Who would have thought that bluegrass music would become a guilty pleasure for me? In the last year, I’ve been learning to love bluegrass and Americana, with that unique combination of strings, hope, and passion among those fiddles, banjos, and harmonies strummed, picked, and sung to express life’s loves and losses and the road between. Some Strange Country is my first exposure to the band Crooked Still, but they’ve been around since the early 2000’s.
Aoife O’Donovan’s expressive vocals are but a part of the composite that forms when this quintet purrs along on all cylinders. Joined by bassist Corey DiMario, banjo player Greg Liszt, cellist Tristan Clarridge and fiddler Brittany Haas, the finger-picking and bow-playing layers add depth and balance that makes even the saddest moments full and emotive. To put it bluntly, these people are amazing.
Some Strange Country features a mix of traditional songs, original works, and a surprising version of the Rolling Stones‘ “You Got the Silver.” Nowhere along the album’s path did the group stray from the classical roots of bluegrass or the skills that brought them where they are today – touring to support the album to be released June 1st, 2010.
I knew I was hooked from the first song “Sometimes in this Country.” As O’Donovan sings… “Sometimes I’m in this country / sometimes I’m in this town / sometimes a thought goes through my mind / that I myself will drown…” accompanied by a gentle banjo melody and string bass that drives this song from beginning to end. Through the song you can hear the other band members playing with the rhythm and melody combinations to add almost a jazz-like playfulness between fiddle, cello, the banjo, and vocal harmonies.
Contrast that with the slow, emotional vocal and instrumental melodies of “Distress,” which evokes a feeling of loss. As a lover of traditional Celtic-sounding songs, this one seems to blend an Irish lilt with the bluegrass to create something not entirely new, but sharing a familiar and comfortable sadness that goes beyond ethnic background or musical style.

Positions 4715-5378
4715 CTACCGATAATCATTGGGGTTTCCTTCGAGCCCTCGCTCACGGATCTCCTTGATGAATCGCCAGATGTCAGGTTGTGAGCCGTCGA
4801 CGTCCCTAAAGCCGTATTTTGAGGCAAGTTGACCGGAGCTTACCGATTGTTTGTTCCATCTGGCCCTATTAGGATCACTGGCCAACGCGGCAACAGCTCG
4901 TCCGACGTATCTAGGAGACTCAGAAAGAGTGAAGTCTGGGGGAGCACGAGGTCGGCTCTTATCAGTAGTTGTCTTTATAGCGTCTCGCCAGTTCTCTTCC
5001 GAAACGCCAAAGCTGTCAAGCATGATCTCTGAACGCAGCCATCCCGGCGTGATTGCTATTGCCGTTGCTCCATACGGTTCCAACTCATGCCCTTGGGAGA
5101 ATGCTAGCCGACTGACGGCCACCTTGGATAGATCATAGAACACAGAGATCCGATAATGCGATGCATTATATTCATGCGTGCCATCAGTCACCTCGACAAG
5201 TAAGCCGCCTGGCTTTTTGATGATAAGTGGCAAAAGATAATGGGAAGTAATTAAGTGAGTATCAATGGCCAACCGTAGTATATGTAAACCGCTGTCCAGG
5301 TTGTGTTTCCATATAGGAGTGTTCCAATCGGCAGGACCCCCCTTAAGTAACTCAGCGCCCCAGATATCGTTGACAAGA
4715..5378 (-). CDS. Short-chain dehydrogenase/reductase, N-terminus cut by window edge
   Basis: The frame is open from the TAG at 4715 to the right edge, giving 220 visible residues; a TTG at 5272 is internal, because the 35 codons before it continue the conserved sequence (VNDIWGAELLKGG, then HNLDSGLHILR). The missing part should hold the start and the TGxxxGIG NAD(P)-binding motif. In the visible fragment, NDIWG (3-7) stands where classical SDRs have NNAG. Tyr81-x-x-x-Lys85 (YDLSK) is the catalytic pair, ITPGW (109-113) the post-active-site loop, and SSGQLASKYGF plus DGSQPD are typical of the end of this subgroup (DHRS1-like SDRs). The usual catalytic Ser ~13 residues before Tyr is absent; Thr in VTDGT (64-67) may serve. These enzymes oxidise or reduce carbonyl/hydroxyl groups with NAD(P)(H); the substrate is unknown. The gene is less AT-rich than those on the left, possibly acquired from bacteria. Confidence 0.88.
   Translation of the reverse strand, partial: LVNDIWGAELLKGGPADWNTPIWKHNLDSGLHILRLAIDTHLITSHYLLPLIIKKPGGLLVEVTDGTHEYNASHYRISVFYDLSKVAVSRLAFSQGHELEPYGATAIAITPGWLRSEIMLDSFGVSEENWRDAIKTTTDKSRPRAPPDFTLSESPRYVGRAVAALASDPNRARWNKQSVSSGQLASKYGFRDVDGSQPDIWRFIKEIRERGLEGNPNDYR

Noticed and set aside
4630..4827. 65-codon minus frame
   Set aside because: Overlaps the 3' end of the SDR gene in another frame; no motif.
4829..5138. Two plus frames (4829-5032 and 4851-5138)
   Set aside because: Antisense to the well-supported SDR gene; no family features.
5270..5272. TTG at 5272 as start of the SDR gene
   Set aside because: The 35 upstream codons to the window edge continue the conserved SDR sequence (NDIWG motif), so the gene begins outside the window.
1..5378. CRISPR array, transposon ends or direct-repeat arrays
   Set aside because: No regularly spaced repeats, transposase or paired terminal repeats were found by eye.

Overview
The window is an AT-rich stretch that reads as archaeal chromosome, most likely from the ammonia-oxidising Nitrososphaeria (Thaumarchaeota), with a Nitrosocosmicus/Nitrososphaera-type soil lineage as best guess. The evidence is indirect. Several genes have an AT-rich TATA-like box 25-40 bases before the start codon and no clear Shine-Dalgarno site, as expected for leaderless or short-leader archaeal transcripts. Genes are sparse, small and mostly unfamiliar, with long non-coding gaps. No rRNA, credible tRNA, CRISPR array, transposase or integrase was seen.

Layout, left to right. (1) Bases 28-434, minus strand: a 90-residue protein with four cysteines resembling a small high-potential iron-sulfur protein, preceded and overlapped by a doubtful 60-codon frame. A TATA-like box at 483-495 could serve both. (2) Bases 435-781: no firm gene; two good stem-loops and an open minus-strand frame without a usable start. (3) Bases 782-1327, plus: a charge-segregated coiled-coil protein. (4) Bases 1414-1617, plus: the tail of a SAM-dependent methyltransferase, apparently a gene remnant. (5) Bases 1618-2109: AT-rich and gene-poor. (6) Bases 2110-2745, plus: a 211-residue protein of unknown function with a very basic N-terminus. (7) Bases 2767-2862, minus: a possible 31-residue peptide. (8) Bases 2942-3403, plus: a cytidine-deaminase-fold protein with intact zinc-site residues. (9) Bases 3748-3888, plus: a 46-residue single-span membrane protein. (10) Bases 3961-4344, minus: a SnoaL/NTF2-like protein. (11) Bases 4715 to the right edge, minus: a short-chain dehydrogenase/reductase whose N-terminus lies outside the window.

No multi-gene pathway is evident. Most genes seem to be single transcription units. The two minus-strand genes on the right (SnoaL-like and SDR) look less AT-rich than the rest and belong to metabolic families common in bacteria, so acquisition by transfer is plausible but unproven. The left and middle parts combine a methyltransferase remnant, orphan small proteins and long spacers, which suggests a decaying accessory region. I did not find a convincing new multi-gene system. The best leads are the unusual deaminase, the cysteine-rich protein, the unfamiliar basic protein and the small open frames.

My second favorite “Half of What We Know” again merges a steady beat with a melody that rises and falls with a Corrs-style chorus above Liszst’s incredible fingers picking the banjo. With poetic verses like “Your lonesomeness I see / but I know it’s not for me / the mountains all have crumbled to the sea…” I lost myself finding meaning in each poetic line. Each turn of phrase might be interpreted any number of ways, as with much of art – a quality missing from far too much of the music heard on the radio today.
And though I’m not a religious person, there’s a passion and energy to “Calvary” that can’t be denied. From the cello and banjo solos and the vocal harmonies, this song simply rocks and tells the story of Jesus’ final day. Who knew a song about events in the Bible could be so well written and entertaining? “Behold faint on the road ‘neath the worlds heavy load / comes a thorn crowned man on the way / with the cross he is bowed but still on through the crowd / he’s ascending to the hill on the grey…” This is the first song in quite a while (since Matt Duke’s acoustic “Kingdom Underground”) where I’ve felt my spirit moved in ways it rarely goes.
Even if you’re not a bluegrass fan and simply like to hear great words, musical skills and performances, I’d recommend you take a listen to what Crooked Still has to offer. This isn’t Hee-Haw bluegrass, but instead a blending of musical styles and sensibilities around the bluegrass feel. Some Strange Country will remain in my listening queue for quite a while.
Be sure to take a look at the Crooked Still website for information about their tour schedule and previous albums.
p.s. Please check out this album and others from Crooked Still below!
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